Improper configuration of the audit feature can leave gaps in monitoring or expose sensitive information. For instance, failure to audit critical events or inadequate security measures for audit logs may leave systems vulnerable to exploitation.


Furthermore, misconfigured auditing settings might inadvertently capture sensitive application data or personally identifiable information (PII), introducing potential security and compliance risks if exposed.


SQL Server Audit Remediation


SQL Server Audit Remediation involves the systematic process of addressing and resolving identified issues within SQL Server audit configurations. However, manually addressing these concerns across multiple servers can be exceedingly time-consuming and prone to human error. Automated hardening solutions streamline the remediation process, enabling efficient identification and resolution of vulnerabilities at scale.


GUI Method

1. Expand the SQL Server in Object Explorer.
2. Expand the Security Folder
3. Right-click on the Audits folder and choose New Audit…
4. Specify a name for the Server Audit.
5. Specify the audit destination details and then click OK to save the Server Audit.
6. Right-click on Server Audit Specifications and choose New Server Audit Specification…
7. Name the Server Audit Specification
8. Select the just created Server Audit in the Audit drop-down selection.
9. Click the drop-down under Audit Action Type and select AUDIT_CHANGE_GROUP.

10. Click the new drop-down Audit Action Type and select FAILED_LOGIN_GROUP.

11. Click the new drop-down under Audit Action Type and select SUCCESSFUL_LOGIN_GROUP.

12. Click the new drop-down under Audit Action Type and select SUCCESSFUL_DATABASE_AUTHENTICATION_GROUP.

13. Click the new drop-down under Audit Action Type and select FAILED_DATABASE_AUTHENTICATION_GROUP.

14. Click OK to save the Server Audit Specification.

15. Right-click on the new Server Audit Specification and select Enable Server Audit Specification.

16. Right-click on the new Server Audit and select Enable Server Audit.


T-SQL Method Execute code similar to:















NOTE: If the write destination for the Audit object is to be the security event log, see the Books Online topic "Write SQL Server Audit Events to the Security Log" and follow the appropriate steps.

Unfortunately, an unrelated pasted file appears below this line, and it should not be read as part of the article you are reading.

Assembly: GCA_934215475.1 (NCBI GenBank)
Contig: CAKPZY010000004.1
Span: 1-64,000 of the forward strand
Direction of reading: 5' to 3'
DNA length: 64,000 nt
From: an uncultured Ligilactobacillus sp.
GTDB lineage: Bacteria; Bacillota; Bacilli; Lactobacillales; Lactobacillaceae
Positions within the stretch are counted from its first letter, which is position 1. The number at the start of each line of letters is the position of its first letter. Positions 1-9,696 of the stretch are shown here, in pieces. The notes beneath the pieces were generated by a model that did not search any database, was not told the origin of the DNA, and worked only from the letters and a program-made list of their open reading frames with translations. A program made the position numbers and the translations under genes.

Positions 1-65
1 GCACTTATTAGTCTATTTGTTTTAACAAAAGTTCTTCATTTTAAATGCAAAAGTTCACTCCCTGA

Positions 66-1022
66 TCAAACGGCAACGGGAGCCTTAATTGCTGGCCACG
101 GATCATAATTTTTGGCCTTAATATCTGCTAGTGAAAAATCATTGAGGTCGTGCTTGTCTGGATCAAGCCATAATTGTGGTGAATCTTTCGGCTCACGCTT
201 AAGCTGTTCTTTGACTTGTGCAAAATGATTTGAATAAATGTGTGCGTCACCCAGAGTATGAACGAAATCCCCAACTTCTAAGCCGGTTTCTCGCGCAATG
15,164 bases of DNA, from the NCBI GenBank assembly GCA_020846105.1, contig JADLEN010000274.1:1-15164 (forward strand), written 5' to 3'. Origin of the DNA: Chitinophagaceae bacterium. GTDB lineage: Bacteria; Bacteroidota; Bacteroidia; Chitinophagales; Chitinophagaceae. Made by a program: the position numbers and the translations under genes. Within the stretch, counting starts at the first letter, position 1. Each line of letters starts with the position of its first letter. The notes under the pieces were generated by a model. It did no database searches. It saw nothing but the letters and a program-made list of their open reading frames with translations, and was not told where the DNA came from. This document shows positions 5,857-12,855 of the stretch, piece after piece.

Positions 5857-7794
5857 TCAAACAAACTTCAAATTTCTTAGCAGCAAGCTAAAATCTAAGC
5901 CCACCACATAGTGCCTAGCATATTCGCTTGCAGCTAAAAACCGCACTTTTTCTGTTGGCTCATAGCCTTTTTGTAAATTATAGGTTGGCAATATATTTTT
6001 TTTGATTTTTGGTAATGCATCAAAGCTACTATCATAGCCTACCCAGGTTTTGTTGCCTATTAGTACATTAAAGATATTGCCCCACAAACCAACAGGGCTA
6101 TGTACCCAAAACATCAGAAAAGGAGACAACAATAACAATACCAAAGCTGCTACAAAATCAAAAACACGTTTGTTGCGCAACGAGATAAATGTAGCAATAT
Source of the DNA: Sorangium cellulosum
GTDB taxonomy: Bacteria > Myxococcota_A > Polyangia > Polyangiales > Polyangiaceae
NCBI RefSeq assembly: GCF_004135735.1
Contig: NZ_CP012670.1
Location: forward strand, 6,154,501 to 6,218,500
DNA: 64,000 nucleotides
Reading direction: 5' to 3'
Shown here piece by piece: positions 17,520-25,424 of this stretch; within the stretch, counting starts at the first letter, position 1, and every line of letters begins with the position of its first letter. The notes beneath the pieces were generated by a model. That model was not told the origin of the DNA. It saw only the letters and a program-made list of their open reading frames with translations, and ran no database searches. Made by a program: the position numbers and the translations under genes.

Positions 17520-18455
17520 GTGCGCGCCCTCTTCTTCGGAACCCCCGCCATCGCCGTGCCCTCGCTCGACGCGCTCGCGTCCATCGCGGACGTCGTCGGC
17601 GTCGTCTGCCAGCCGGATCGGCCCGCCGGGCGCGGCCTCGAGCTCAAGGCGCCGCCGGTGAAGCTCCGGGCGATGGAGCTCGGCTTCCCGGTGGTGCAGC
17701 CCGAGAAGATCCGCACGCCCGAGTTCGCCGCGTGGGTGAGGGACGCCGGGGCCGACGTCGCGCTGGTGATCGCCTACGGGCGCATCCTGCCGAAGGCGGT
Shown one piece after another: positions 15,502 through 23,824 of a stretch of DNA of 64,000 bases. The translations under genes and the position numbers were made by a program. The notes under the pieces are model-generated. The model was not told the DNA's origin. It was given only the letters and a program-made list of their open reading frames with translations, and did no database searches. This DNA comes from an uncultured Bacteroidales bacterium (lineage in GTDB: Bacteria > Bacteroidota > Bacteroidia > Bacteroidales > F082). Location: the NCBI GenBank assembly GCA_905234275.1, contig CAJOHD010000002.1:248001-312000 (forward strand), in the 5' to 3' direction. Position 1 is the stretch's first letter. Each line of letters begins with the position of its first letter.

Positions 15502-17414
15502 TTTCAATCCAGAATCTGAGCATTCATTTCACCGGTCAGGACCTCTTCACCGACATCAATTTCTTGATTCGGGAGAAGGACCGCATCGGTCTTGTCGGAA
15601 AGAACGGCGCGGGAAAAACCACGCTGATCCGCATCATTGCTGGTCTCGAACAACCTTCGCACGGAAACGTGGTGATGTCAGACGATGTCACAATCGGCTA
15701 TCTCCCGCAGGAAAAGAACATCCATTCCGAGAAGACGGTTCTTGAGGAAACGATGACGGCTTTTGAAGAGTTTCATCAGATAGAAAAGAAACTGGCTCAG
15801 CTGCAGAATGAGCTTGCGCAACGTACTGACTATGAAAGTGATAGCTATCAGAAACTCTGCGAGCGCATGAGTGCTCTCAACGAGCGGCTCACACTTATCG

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SQL Server Audit Best Practices


Here are some best practices to follow when using SQL Server Audit:


  1. Be selective with auditing. Balance auditing requirements with resource usage by only auditing critical events and accessing important data. Auditing everything can lead to excessive log sizes and performance impact.
  2. Determine data retention policies upfront. Decide how long audit logs need to be kept to meet compliance needs. Set up a process to backup and purge logs.
  3. Restrict access to audit logs and data. Audit data can contain sensitive information. Use database roles and permissions to allow access on a need-to-know basis.
  4. Setup alerts and monitoring. Establish processes to collect, monitor, and review audit logs regularly. Alerts can notify on specific high risk events.
  5. Follow principle of least privilege. Only enable auditing for necessary users and events. Minimize surface area for malicious actions.
  6. Maintain audit integrity with SQL server Enable checksums to detect log tampering or unauthorized changes.
  7. Backup the audit configuration. Keep regular backups of audit settings in case the audit system itself is compromised.
  8. Segregate duties over audit data. Have separate teams own audit capture vs. audit review for checks and balances.
  9. Test auditing regularly. Validate auditing is working as expected by injecting sample events and monitoring data.
  10. Tuning and optimization. Tune SQL Server to balance auditing I/O and disk usage with instance performance needs.